8. In the context of Covid-19 pandemic, in response to Secretary General’s request, India promptly scaled up the UNMISS hospitals in both Juba and Malakal. These facilities, in addition to serving the UNMISS personnel, are also catering to the emergency needs of the local population. During an open debate at the Council last month, the External Affairs Minister of India announced a gift of 200,000 doses of Made in India Covid-19 vaccines for UN Peacekeepers across the world, including those deployed at UNMISS.


9. We have taken positive note of the activities of UNMISS in implementing its mandate. The Mission should continue supporting the South Sudan Police forces in ensuring the safety and security of camps. Its support for the unhindered delivery of humanitarian assistance will remain critical, in view of the difficult humanitarian situation. The decrease in Status of Forces Agreement (SOFA) violations during the reporting period is a positive sign; so is the clearing of backlog in issuance of visas to UNMISS personnel.  We have also taken note of the independent strategic review of UNMISS. Such periodic reviews of UN peacekeeping missions are important to ensure that the Mission’s objectives are in sync with the situation on the ground.


Madam President,


10. India is one of the largest troop contributors to UNMISS, which has been ably led by Lt. Gen. Shailesh Tinaikar. Indian contingents have been playing an important role in bringing communities together, including by carrying out several community development programmes. These have been highly appreciated by the people of South Sudan. It is an honour for us that the Indian contingent of more than 800 peacekeepers based in Malakal, was awarded a UN medal for its exemplary service for UNMISS in December last year. The recipients included Major Chetna, an engineering officer, the only female peacekeeper among the Indian troops. The Indian battalion provided their services to local communities and humanitarian workers, not just in Malakal but also in far-flung places such as Kodok, Baliet, Melut and Renk, despite the challenges posed by the Covid-19 pandemic.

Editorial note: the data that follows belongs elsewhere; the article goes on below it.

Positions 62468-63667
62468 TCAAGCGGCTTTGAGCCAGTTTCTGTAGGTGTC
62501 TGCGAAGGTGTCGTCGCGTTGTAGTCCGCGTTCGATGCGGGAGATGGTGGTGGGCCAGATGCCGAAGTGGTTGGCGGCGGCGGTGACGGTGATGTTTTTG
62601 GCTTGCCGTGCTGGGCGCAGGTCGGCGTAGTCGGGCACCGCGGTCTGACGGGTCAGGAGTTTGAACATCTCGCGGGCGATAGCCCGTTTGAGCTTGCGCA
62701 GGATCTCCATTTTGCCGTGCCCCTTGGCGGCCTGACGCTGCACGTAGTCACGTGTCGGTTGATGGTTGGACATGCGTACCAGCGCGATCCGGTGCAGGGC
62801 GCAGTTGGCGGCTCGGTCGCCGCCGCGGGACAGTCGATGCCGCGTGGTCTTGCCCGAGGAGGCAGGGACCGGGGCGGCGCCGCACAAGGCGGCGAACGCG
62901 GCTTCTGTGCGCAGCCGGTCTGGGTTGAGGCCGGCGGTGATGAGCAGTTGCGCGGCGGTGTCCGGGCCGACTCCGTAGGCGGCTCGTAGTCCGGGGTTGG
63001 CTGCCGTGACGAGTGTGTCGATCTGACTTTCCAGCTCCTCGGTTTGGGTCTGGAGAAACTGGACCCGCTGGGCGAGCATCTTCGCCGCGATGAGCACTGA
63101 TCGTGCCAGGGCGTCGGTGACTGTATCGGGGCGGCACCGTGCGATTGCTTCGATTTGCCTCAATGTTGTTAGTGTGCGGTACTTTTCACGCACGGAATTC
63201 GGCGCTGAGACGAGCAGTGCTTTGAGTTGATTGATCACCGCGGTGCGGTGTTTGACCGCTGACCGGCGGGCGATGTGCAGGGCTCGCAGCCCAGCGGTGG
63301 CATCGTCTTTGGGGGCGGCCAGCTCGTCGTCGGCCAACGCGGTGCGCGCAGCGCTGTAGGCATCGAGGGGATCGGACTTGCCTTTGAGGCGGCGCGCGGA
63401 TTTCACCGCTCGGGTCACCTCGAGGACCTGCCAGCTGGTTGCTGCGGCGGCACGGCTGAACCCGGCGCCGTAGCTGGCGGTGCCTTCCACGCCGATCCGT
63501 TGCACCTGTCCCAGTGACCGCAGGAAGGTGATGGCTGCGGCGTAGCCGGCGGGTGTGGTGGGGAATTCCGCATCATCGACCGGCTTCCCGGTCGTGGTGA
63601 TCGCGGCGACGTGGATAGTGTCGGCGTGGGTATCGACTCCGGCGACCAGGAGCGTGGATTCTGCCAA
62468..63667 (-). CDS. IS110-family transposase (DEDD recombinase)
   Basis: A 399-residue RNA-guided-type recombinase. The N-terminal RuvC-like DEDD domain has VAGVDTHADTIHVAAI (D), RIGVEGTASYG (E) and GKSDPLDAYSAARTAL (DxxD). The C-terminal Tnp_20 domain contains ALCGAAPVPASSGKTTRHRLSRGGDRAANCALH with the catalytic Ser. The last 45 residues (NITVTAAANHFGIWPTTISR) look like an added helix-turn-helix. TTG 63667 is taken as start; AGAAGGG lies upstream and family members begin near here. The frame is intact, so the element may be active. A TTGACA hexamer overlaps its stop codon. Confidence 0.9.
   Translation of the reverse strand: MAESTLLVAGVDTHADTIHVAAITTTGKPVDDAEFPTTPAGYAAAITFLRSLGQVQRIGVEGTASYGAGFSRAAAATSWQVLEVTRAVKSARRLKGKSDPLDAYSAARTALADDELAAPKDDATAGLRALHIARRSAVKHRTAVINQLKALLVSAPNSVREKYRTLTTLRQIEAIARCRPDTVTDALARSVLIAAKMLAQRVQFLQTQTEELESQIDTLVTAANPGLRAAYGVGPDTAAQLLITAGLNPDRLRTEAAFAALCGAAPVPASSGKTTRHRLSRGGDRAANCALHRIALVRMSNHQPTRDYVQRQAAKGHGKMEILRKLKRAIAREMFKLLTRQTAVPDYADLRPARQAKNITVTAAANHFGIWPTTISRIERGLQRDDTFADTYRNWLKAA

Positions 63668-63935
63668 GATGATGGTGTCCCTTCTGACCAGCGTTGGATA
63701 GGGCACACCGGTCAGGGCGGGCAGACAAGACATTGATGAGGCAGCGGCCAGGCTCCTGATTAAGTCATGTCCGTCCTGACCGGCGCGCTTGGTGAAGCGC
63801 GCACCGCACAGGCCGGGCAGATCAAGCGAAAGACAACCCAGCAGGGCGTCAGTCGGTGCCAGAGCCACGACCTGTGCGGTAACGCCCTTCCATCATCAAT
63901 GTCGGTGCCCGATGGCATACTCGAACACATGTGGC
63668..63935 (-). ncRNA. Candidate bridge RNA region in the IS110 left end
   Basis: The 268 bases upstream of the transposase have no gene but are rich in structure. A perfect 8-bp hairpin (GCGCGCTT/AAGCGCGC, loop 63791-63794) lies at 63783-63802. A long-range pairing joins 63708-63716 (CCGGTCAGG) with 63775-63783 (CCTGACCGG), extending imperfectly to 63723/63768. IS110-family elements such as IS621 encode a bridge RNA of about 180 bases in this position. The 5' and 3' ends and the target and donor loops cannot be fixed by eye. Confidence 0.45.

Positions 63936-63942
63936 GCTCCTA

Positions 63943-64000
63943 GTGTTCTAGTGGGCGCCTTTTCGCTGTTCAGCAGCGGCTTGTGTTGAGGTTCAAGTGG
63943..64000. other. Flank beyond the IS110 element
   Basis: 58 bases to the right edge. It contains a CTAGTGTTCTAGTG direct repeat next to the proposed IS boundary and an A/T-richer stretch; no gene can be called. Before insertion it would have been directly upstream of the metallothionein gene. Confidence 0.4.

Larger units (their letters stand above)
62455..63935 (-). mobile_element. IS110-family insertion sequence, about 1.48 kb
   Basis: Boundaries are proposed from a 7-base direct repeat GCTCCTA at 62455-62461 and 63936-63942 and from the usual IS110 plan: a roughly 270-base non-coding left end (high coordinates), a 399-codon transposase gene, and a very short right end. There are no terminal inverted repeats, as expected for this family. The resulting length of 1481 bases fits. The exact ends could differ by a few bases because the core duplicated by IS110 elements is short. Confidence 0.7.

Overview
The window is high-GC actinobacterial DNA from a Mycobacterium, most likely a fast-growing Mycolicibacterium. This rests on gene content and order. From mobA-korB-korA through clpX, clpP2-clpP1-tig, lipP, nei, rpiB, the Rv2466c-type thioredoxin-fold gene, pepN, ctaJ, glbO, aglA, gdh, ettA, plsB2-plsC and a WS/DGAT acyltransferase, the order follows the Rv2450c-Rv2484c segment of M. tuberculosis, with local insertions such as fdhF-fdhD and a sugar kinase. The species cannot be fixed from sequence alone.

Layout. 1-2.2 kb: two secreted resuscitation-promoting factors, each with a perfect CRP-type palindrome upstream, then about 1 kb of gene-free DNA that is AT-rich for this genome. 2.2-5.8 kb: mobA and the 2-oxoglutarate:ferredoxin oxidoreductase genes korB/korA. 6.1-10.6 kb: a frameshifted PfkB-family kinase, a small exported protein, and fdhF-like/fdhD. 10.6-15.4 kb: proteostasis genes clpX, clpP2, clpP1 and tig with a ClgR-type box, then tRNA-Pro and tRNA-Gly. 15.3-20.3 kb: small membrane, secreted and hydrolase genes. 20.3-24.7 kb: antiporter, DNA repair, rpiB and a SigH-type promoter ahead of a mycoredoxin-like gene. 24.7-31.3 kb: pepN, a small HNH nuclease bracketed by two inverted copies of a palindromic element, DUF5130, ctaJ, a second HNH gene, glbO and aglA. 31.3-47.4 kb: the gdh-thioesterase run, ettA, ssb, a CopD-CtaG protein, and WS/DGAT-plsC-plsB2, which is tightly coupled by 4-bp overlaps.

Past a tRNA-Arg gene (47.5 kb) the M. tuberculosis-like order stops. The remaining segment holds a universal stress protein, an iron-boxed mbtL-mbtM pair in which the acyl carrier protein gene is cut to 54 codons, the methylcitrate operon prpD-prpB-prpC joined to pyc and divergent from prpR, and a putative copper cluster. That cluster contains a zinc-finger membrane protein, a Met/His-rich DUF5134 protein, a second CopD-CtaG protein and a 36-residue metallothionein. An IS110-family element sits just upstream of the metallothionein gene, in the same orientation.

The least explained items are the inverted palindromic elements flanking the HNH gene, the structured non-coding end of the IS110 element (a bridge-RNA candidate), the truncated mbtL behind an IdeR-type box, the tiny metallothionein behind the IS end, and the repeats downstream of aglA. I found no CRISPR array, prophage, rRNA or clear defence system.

11. Indian peacekeepers are also playing an important mentoring role to prevent conflict related sexual violence. Major Suman Gawani, an Indian woman peacekeeper, deployed earlier with UNMISS, mentored over 230 UN Military Observers and ensured the presence of women military observers in each of the Mission’s team sites. In recognition of her service, she was awarded the UN military gender advocate of the year-2019. She also trained South Sudanese government forces and helped them launch their action plan to prevent conflict-related sexual violence.


12. Lastly, Madam President, India has long standing relations with the people of South Sudan. India was the first Asian country to establish a Consulate in Juba in 2007 after the signing of the Comprehensive Peace Agreement (CPA). We have been extending bilateral assistance by way of projects in agriculture, health and livelihood sectors in South Sudan. Indian oil companies have invested US$ 2.5 billion in South Sudan. Our capacity building training programmes have been deeply appreciated by the South Sudan Government. We recently organised an online capacity building program on electoral technology for government officials in Juba.  India will continue to work with Government of South Sudan in its quest for peace, progress and prosperity.


I Thank you Madam President.